Enterprise 60th Anniversary Tideway Race
Saturday 11th June 2016 at South Bank Sailing Club
Arriving at Southbank Sailing Club for the Enterprise 60th Anniversary Tideway Race, the first question was – which way does the race go? With a very light breeze, occasionally dropping to nothing, and then deciding to change direction, the only way is with the tide, and suddenly the race direction is obvious.
The race briefing includes some excellent advice on starting technique – you can paddle to keep yourself behind the line, or launch from the bank at the start of the race, drop anchor or hitch a lift on a passing boat, but once the start bell is rung, its drifting with style – or so we thought.
The race travels with the tide for as far as it can get before the tide changes, then turns around and a second start takes place. The combined time of the first and second legs is added together to get your aggregated time, and race position.
When the five minute gun goes there were a number of techniques to ensure there was no one over the line. It quickly became evident that drifting with style was not the order of the day as the lightest of zephyrs were evident and making some significant difference to perforce of the 33 enterprises on the start line.
Roll tacking was the order of the day, but the real gains were from coaxing the most from the little breeze that appeared before Putney Bridge and spread the fleet past the exact spot where the Enterprise was designed and built by Jack Holt at his workshop in 1955 . From the start it was Peter Jackson from Silverwing who pulled away and led the fleet for almost an hour, down to the Royal Hospital at Chelsea. Ian McGregor from Lensbury SC and John Allen from Bristol Corinthian Yacht Club battled it out for second with Allen pulling away to catch up with Jackson around Battersea, when the heavens opened and the rain brought some much needed breeze. Coming into the finish, an impressive lead was eaten away by the following bunch and there was eight seconds between the first four boats to finish, with McGregor pipping Allen by a second, from a very unlucky Jackson in third a second ahead of Roger Bennett from Silver Wing in fourth place, and Charlie Adams from West Lancashire Yacht Club in fifth.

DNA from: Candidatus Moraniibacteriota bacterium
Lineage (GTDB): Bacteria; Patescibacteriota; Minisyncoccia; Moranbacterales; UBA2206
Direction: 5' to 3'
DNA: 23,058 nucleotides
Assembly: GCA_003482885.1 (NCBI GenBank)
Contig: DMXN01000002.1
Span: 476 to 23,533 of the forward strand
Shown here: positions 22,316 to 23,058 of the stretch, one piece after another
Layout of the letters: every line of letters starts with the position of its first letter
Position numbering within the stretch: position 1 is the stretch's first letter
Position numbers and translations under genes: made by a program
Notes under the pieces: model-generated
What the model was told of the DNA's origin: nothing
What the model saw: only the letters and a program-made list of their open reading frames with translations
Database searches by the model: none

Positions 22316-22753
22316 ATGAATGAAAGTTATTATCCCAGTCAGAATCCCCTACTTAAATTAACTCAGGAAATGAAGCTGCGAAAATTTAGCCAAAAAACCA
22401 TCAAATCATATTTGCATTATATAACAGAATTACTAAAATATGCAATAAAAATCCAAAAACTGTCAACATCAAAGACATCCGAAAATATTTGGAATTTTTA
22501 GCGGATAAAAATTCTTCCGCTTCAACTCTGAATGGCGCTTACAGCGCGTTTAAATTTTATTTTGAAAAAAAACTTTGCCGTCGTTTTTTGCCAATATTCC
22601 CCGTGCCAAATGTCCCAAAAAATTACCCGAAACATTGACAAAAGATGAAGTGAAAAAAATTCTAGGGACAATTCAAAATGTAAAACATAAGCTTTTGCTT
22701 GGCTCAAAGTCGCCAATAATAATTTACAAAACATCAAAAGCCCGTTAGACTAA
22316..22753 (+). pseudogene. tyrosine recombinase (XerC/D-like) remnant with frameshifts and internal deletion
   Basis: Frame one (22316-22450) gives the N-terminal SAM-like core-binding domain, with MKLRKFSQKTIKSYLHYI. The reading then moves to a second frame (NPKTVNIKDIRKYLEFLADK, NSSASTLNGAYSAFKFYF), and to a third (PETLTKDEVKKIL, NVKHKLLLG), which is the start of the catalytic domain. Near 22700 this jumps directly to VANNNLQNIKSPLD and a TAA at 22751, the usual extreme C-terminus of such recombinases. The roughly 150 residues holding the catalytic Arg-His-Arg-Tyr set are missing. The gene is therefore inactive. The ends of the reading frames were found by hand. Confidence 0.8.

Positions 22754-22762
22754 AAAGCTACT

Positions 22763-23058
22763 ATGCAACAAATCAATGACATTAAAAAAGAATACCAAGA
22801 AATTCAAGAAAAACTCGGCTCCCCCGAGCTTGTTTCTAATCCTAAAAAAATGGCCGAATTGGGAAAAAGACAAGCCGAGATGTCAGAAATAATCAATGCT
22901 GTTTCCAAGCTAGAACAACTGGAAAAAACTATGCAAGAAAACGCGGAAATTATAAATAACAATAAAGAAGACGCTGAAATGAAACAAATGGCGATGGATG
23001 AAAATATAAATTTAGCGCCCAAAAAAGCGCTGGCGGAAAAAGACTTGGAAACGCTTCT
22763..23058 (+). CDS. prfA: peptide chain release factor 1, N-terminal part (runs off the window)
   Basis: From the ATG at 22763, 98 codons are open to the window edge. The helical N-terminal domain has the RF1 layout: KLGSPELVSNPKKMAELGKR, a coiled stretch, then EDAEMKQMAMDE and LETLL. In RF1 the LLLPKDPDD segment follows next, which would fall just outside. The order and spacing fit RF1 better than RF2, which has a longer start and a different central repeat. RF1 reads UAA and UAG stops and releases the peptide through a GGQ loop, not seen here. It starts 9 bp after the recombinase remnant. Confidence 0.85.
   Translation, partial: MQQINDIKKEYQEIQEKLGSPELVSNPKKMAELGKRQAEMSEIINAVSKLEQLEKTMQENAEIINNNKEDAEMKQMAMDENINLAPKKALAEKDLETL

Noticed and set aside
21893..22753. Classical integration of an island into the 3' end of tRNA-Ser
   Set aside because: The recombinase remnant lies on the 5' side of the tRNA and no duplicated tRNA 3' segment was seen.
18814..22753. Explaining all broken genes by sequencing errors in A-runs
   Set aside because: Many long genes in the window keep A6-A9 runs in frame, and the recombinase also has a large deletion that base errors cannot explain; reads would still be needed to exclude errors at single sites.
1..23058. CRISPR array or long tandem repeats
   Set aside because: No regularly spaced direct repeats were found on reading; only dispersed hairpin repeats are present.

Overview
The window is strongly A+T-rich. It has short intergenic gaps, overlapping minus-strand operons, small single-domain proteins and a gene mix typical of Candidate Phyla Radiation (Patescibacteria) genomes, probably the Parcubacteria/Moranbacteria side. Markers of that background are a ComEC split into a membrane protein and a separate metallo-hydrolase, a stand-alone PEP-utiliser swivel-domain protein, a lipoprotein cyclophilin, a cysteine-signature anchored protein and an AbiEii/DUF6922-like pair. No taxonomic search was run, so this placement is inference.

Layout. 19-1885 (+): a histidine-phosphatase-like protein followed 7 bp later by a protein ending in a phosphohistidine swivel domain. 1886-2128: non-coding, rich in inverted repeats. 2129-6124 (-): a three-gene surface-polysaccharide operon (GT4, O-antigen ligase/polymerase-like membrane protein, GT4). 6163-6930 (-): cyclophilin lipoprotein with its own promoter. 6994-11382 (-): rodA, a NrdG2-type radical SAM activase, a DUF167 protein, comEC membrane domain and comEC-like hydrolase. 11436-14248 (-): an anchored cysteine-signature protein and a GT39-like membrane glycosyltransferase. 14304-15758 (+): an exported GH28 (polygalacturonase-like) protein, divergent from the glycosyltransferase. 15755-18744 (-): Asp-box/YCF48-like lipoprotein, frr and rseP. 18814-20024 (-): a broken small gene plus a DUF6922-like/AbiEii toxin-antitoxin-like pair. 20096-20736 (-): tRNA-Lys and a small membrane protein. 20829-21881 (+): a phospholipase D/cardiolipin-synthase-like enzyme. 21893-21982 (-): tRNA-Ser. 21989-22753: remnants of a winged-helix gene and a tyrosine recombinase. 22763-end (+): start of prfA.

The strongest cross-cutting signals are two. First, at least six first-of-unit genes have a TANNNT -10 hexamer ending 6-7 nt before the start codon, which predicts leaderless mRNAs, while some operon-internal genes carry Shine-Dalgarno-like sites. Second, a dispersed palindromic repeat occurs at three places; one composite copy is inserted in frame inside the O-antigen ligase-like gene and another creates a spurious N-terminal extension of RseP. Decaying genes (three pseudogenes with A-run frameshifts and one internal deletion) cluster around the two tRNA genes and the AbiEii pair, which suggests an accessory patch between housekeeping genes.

The front of the fleet were able to land on the shore of the Thames and watch in the rain as the rest of the fleet crossed the line with the last of the tide, all within ten minutes of the leaders. it took no more than fifteen minutes for the Thames to become slack and the sequence for the return race to begin. As the gun started the fleet, it was the south shore where the tide had turned first, and Bennett shot away followed by a collection of the usual suspects. Meanwhile on the North Shore, Allen close tacked with Dave Beaney from Wembley SC to try and keep up with the favoured southern shore. The technique was definitely a continuous trimming of the sails and playing a game of Tide or Wind when it came to positioning on the river. Generally wind was the winner as the flow strengthened and the race continued and a group of ten boats pulled away from the fleet and swapped places all the way up the river back to Putney.
It was getting pretty intense as the finish approached with the lead changing places amongst the top few boats. As the bell rang it was Kevin Edwards from Horning SC who won the second leg by a really impressive six seconds (they all count) from Roger Bennett and Ian McGregor in third, Dave Beanie in fourth and Charlie Adams in fifth.
With race positions not counting for anything in the overall results, the timings were crucial to the overall result.Each leg was about an hour for the leaders, but at the prize giving, with the combined times for the two legs, the difference between first and third was declared as Six Seconds, with Roger and Sheron Bennett of Silverwing SC taking the Teapot Trophy from Iain and Jo McGregor in second, who also took the over sixty prize, With Peter Jackson and Flo Tanner in Third.
The Club provided an excellent tea – with beer – all included in the modest entry fee and the race was declared a magnificent success, a unique opportunity to sail on the Thames. Great thanks to Southbank Sailing Club for organising this unique event, especially the safety crews who shepherded the fleet and the excellent PRO who finished the race with perfect timing for everyone to be sailing with the tide at all times. Looking forward to next year.